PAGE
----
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Why a natural vs chemical sunscreen is a better for your health? Well get your glasses and start reading now *

When people refer to natural and/or organic sunscreen, they are usually talking about a mineral-based cream containing zinc and/or titanium that has healthier ingredients than a synthetic/chemical sunscreen you might find at your local drugstore. A better term we should actually use would be "nontoxic sunscreen," as it implies that we are comparing a more environmentally aware product with a traditional sun-protection product.

Why choose an organic sunscreen over a traditional one?

Most widely available sunscreens contain not only sun protection chemicals but parabens, fragrance, phthalates, and multiple ethoxylated ingredients, as well as often being packaged in an aerosolized can: That knowledge alone is a great reason for choosing a non-toxic sunscreen over a traditional brand.

What is a mineral sunblock?

Zinc oxide and titanium dioxide are the two physical/mineral sunblocks used in the natural sunscreen industry. They are also referred to as barrier sunblocks. Rather than filtering the rays of the sun and diminishing the harmful effects of UV light (this is the action of a chemical sunscreen), a physical sunblock sits on top of the skin and reflects the sunlight. It’s like the difference between a filter and a mirror—the filter breaks up the sunlight and deactivates it, and the mirror reflects it instead. Nanoparticles complicate this issue because they can get absorbed by the skin cells to some degree, and more work needs to be done to find out if this could have detrimental effects. Some researchers believe that nanoparticles get taken into skin cells where they heat up and accelerate sun damage, but the evidence is not conclusive yet.

Is a barrier sunblock better than a chemical sunscreen?

There seems to be increasing evidence that oxybenzone, a very common chemical sunscreen, may act like estrogen in the body, which increases the likelihood that it will disrupt our innate hormone cycles. Another controversial chemical is retinyl palmitate, which can slow skin aging but may actually accelerate the development of certain skin cancers when it comes in contact with ultraviolet light. PABA is not used as much as it once was, but there’s a fairly large population of people who are allergic to that ingredient by now. In short, there are several really good arguments for using a non-nano physical sunscreen made with zinc oxide or titanium dioxide: They are not absorbed by the skin; they are not degraded by exposure to sunlight, making them more stable over time; and there are often fewer and less toxic ingredients that make up the "inactive" ingredients in the product. To sum it all up—what should you look for in a sunscreen?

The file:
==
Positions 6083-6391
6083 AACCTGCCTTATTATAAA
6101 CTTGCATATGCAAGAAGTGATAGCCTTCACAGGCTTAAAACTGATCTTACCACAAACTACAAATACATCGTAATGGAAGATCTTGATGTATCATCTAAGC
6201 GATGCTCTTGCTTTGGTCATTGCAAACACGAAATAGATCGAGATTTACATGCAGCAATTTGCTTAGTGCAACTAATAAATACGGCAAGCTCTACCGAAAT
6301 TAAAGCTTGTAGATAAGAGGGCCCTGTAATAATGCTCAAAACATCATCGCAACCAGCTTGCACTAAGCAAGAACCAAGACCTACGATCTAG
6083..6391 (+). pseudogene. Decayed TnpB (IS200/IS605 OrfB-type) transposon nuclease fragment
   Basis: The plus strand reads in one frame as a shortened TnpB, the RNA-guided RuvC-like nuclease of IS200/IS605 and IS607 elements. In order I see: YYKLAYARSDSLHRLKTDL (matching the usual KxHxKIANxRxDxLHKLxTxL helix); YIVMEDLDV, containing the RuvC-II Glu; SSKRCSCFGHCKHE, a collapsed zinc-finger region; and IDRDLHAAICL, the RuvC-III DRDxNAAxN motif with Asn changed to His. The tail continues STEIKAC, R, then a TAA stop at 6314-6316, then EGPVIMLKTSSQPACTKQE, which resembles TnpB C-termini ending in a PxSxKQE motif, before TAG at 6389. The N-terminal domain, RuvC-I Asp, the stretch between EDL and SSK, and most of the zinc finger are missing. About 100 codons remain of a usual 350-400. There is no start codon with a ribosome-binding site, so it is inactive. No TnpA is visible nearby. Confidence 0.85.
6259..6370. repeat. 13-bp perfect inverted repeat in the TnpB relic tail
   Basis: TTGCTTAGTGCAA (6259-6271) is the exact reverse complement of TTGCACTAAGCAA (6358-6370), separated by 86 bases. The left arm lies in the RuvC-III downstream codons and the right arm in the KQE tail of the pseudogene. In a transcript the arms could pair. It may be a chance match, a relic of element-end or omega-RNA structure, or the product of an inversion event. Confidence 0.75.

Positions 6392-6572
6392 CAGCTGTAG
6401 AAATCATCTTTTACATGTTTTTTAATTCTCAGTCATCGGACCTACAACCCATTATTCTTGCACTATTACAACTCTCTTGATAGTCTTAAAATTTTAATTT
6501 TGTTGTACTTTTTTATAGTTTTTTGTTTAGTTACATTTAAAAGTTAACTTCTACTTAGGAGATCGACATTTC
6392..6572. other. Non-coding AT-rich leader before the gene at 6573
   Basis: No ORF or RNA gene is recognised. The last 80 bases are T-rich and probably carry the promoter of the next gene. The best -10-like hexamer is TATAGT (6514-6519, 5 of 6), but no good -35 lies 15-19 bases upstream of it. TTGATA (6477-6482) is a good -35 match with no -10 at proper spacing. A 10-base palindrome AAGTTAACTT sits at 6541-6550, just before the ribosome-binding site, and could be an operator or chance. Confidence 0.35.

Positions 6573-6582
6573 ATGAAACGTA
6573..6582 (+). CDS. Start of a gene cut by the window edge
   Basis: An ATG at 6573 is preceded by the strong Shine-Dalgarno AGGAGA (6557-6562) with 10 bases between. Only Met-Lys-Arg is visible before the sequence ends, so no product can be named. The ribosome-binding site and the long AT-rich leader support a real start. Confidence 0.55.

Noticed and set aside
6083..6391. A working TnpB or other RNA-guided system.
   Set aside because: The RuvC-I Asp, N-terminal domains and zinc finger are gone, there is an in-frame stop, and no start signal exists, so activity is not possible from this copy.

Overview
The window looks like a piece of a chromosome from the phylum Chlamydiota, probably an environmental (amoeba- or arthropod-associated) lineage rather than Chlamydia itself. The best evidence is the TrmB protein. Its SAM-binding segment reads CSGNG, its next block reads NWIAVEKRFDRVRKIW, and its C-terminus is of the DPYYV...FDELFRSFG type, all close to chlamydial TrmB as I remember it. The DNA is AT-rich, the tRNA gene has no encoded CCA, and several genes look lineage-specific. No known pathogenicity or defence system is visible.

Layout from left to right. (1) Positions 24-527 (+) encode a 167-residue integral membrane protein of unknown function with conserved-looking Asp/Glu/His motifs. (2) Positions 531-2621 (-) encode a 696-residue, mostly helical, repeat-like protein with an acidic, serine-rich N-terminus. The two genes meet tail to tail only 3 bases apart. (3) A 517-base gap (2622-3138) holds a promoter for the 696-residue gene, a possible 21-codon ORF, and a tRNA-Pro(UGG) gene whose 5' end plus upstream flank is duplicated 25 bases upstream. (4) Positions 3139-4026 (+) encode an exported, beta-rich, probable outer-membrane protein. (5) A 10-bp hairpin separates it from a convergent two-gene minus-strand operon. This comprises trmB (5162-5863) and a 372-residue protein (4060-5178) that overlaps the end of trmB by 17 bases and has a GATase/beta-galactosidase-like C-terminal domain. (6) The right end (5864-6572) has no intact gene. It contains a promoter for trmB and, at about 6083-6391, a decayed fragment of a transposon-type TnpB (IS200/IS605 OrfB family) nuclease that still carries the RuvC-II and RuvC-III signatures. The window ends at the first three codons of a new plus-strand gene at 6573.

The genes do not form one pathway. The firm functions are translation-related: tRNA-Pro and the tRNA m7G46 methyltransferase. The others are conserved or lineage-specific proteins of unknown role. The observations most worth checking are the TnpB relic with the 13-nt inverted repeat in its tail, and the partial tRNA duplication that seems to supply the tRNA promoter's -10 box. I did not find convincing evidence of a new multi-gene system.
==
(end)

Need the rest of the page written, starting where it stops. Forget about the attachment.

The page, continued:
Look for fewer ingredients overall, stick with non-nano zinc and titanium particles until we know more about the effects of nanoparticles, and look for a product with no parabens and no fragrance. (Even essential oils oxidize in sunlight, which can increase your chance of having a skin reaction to them.) An SPF of 30 is probably sufficient, and you should still be wearing hats and long sleeves whenever you’re not splashing in the water. 

* Our blog post was paraphrased from a great article written by Dr. Sarah Villafranco 
in Mind Body Green

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